Michael (michka) Kaplan wrote:
> Is not
> or alternately
> already covering this?
No. These are at most the building blocks for braille. A better parallel
would be to consider these "presentation glyphs" for braille. (But I think
that the main reason why these patterns are in Unicode is to encode runs of
braille-looking characters in didactic texts for *sighted* people).
AFAIK, braille conversion is a relatively complex thing, that involves using
"escape sequences" (e.g., for distinguishing case, or numbers from letters),
converting punctuation (e.g., braille has a single parenthesis for both
opening and closing), and even major spelling changes (e.g., Chinese uses a
phonetic script, English is strongly abbreviated, Japanese uses a single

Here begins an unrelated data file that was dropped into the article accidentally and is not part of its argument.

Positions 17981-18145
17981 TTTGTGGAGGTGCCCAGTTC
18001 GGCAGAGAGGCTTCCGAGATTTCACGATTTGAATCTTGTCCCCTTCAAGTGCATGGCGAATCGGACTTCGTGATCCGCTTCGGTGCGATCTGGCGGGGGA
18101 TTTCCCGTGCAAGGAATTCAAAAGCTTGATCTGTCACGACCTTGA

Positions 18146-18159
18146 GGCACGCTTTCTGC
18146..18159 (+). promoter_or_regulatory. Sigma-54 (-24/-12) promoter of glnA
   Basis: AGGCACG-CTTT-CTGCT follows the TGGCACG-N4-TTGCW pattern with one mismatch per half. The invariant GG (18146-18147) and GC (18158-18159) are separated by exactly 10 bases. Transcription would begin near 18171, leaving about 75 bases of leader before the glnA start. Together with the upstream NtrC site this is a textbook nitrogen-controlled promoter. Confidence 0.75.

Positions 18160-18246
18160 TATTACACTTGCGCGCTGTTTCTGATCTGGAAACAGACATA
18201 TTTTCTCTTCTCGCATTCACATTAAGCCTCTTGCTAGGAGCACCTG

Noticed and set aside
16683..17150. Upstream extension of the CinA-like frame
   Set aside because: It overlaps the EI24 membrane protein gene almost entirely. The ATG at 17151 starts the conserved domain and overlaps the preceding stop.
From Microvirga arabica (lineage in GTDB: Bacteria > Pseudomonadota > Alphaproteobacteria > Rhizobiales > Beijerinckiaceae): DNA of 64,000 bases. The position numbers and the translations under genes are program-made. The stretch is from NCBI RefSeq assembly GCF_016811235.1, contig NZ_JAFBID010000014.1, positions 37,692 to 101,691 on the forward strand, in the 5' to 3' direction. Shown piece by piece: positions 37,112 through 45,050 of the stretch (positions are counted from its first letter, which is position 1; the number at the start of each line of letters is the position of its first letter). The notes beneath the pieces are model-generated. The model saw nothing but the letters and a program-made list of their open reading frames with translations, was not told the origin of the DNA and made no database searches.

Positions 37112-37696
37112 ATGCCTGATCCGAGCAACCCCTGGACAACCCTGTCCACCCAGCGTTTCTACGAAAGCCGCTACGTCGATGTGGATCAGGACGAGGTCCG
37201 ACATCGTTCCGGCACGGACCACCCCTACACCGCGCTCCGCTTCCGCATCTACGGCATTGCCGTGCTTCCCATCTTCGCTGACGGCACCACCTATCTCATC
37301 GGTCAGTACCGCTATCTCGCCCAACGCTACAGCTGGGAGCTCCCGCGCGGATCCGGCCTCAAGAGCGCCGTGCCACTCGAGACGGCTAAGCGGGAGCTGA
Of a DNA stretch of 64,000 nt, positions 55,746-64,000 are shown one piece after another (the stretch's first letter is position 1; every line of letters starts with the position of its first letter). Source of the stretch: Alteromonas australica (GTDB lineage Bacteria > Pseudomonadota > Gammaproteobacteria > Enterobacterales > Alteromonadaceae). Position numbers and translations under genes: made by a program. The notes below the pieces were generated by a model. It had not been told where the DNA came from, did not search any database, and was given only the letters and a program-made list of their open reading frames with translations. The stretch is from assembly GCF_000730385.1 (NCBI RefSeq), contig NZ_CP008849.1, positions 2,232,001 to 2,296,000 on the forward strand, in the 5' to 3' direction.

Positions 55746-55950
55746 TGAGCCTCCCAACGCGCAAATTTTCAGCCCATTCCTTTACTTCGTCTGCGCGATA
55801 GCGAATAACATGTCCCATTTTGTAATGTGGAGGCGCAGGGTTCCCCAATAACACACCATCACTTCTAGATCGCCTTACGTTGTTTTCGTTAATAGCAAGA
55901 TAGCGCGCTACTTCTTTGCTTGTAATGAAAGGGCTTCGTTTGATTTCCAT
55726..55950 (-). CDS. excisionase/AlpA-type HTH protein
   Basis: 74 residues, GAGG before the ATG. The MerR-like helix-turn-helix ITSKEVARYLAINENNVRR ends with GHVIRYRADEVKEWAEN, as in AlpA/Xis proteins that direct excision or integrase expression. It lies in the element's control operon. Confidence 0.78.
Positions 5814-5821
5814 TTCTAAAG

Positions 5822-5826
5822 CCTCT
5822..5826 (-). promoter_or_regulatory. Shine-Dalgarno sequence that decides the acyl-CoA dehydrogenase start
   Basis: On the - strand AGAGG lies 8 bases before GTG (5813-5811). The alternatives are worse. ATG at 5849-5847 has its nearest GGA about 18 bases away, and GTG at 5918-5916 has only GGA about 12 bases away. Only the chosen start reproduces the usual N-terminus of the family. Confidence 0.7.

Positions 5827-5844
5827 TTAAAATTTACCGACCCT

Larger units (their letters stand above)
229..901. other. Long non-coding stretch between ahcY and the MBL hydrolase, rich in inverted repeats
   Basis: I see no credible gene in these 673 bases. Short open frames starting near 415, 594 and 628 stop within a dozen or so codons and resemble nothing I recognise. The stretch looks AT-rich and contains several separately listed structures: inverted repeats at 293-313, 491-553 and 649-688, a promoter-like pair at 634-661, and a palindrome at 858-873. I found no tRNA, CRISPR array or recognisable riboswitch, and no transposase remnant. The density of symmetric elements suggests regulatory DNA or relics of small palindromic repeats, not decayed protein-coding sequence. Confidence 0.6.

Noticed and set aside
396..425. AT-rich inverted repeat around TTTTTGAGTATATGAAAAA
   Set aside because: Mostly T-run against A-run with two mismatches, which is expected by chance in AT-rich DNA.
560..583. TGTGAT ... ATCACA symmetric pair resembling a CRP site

kana series, Hebrew is left to right, etc.).
> It does not make sense to encode ever existing code point twice (which is
> I think you were implying in calling this topic fascinating? <g>).
No, no. I was not talking about making any change to Unicode. Blind people
on computers normally use standard character encoding; the conversion to
braille dots is done on-the-flight by the computer (just like the conversion
to colored pixels for sighted people).
The background of the question is that current braille software is capable
of dot-displaying many national text encodings, using the corresponding
national braille. So I was wondering if anybody is thinking to paste all
these local conventions together to represent Unicode (presumably, using
"escape sequences" when the script/language change).
(Probably it was just a silly question. F8-)
This archive was generated by hypermail 2.1.2 : Tue Jul 10 2001 - 17:21:06 EDT